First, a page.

Spring Green Puttanesca Sauce and a Few of My Favorite Things

If you are a woman anywhere near my age and I started singing Raindrops on roses and whiskers on kittens . . . chances are good you would pipe in immediately with bright copper kettles and warm woolen mittens! All together now! Brown paper packages, tied up with striiiiing. These are a few of my favorite thiiiings! OK, I’ll stop. But I know you’re feeling it. Try as I might, I can’t get my kids interested in The Sound of Music. I guess children in lederhosen made out of curtains singing with a nun can’t compete with the likes of Harry Potter and The Black Eyed Peas. 


It’s really too bad, because on Sunday afternoon, I was ready to cut my hair, don my apron, and start spinning and singing in a grassy valley à la Julie Andrews and there was no one around to share it with. For starters, I got a little time with my coffee and the Sunday New York Times which - you guessed it - is one of my favorite things. I saw a recipe by Melissa Clark for a spring puttanesca that sounded mighty delicious, so I made a mental note of the ingredients before heading off to the Kingfield Farmers Market with my brood. Let me just take a moment here for a dreamy sigh, because the opening of farmers market season really does herald the arrival of spring here in the upper midwest. Sigh. As I grabbed my trusty little red basket, I felt myself practically thrumming with anticipation because spring and farmers markets and my red basket just so happen to be a few of my favorite things.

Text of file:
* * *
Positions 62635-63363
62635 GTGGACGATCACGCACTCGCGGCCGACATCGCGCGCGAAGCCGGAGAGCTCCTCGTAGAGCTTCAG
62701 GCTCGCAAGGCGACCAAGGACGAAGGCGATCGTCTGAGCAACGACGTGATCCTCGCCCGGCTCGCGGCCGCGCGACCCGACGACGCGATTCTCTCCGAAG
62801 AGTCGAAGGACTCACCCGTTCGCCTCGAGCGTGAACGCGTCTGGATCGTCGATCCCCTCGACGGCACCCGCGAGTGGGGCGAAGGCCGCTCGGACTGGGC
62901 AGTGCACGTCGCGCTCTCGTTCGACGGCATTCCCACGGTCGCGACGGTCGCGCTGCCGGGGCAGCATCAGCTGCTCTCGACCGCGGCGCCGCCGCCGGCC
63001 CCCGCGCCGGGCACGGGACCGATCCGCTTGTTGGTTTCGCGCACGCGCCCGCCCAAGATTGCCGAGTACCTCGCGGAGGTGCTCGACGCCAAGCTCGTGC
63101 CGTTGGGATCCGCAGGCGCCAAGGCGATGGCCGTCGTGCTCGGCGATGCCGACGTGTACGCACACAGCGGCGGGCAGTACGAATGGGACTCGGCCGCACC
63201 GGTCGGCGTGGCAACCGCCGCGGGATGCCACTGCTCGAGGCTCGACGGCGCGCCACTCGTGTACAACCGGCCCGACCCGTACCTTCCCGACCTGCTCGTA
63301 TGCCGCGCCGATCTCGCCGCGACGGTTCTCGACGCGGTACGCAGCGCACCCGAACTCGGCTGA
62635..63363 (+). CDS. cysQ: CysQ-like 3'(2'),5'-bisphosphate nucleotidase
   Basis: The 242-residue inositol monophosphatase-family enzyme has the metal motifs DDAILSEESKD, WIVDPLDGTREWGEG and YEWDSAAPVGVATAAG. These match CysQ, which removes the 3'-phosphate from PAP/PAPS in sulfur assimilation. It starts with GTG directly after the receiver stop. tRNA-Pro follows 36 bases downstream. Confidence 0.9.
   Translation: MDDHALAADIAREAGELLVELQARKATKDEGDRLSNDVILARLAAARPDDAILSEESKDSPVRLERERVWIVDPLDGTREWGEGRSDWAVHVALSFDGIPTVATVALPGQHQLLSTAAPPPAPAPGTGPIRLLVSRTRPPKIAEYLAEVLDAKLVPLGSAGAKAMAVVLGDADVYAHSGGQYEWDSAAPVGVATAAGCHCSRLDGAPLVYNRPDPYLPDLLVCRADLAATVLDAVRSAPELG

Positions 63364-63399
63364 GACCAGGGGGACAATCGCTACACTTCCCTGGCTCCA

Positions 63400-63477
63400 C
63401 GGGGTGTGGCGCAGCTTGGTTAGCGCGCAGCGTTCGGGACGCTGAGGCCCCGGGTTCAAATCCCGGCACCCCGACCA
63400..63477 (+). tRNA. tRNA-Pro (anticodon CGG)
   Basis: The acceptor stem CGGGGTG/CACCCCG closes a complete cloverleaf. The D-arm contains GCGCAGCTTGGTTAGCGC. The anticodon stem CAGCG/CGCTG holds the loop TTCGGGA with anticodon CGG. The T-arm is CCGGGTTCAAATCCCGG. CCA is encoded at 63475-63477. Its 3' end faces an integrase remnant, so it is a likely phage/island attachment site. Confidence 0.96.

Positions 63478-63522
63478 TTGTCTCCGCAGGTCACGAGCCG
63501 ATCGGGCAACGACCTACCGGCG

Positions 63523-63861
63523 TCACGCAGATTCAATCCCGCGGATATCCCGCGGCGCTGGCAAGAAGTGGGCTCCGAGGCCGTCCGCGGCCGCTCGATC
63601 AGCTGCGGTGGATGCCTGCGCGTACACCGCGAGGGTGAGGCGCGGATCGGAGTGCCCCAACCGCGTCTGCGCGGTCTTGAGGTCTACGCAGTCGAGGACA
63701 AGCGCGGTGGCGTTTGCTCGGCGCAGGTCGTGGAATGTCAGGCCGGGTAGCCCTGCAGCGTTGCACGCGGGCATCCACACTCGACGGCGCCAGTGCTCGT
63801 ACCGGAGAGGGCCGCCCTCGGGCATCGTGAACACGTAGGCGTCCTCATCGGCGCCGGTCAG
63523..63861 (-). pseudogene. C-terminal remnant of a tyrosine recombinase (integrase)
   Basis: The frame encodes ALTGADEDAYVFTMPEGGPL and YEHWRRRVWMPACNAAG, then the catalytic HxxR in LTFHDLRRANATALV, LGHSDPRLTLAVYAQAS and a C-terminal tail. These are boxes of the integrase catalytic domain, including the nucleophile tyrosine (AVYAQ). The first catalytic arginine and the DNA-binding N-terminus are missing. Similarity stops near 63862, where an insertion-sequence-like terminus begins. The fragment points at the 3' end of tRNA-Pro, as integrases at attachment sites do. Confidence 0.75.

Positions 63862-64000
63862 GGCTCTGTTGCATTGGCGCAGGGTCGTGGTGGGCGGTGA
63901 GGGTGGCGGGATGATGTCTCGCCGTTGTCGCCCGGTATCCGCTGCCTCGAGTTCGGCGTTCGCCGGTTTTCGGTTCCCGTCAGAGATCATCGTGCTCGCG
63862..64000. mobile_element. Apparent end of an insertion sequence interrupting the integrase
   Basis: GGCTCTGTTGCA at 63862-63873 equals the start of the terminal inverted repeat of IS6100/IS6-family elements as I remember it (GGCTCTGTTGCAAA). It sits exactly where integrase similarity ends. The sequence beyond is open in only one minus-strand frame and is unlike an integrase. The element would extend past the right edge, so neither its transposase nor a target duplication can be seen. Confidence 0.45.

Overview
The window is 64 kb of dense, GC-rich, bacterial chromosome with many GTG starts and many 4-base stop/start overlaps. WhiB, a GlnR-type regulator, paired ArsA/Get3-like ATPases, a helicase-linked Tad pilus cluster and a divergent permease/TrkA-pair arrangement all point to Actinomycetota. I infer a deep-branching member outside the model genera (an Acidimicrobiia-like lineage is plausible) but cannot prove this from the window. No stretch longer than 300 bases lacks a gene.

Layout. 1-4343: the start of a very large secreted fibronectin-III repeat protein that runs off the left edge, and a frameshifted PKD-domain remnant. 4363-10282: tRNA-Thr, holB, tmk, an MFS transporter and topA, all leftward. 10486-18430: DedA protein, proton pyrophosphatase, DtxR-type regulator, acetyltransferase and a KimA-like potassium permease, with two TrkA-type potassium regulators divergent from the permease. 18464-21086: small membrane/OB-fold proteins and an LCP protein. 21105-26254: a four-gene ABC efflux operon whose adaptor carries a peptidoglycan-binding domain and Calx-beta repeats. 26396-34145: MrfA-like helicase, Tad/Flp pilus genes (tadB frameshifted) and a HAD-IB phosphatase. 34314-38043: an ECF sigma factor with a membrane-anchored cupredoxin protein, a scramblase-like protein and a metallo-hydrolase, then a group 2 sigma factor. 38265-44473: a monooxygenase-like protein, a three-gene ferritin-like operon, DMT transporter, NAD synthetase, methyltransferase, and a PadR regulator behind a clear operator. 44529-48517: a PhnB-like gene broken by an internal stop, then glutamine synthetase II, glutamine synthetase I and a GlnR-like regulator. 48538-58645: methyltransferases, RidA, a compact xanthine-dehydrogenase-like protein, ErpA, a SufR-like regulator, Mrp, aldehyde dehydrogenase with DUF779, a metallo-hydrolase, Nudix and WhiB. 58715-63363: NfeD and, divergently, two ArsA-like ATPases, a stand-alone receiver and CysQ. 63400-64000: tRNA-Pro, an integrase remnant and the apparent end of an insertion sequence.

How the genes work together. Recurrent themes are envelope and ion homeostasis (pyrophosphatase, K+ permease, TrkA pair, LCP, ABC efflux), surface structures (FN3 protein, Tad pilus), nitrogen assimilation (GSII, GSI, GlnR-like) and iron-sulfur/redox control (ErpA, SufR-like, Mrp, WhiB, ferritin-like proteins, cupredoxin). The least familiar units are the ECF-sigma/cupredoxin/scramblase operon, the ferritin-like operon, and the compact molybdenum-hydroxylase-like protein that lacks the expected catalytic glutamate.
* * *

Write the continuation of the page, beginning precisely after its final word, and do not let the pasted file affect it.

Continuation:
You do see where this is going, don’t you?


Cream colored ponies and crisp apple streudels. Doorbells and sleighbells and shnitzel with noodles . . . Sorry. I can’t help it. Wild geese that fly with the moon on their wiiiiings. These are a few of my favorite thiiiiings. Pardon me. Now I’ll really stop. 


Even though it was a rather gray morning, Kingfield was hopping and I was happy to see all my favorite vendors were back again. I made my rounds and picked up eggs and skirt steak from Braucher’s Sunshine Harvest Farm, a blueberry rhubarb (bluebarb) pie from Sun Street Breads, some herb plants from Tiny Planet Produce and a whole lotta leafy love from various other vendors: kale, spinach, baby lettuce, AND swiss chard. I might have gone a little overboard, but haven’t we been waiting all winter for a little chlorophyll? As we were leaving, I remembered the puttanesca recipe and as if by magic, I looked to my left and saw both green garlic and scallions. I snatched them up and we were on our way.


Having never cooked with green garlic before, I was dubious that it would taste much different than a scallion, since they look so similar. As I discovered, it is definitely more pungent and garlicky and was absolutely stunning on top of homemade pizzas with sausage and goat cheese on Monday night. Having added green garlic to my list of favorite things, I was excited to try the spring puttanesca recipe.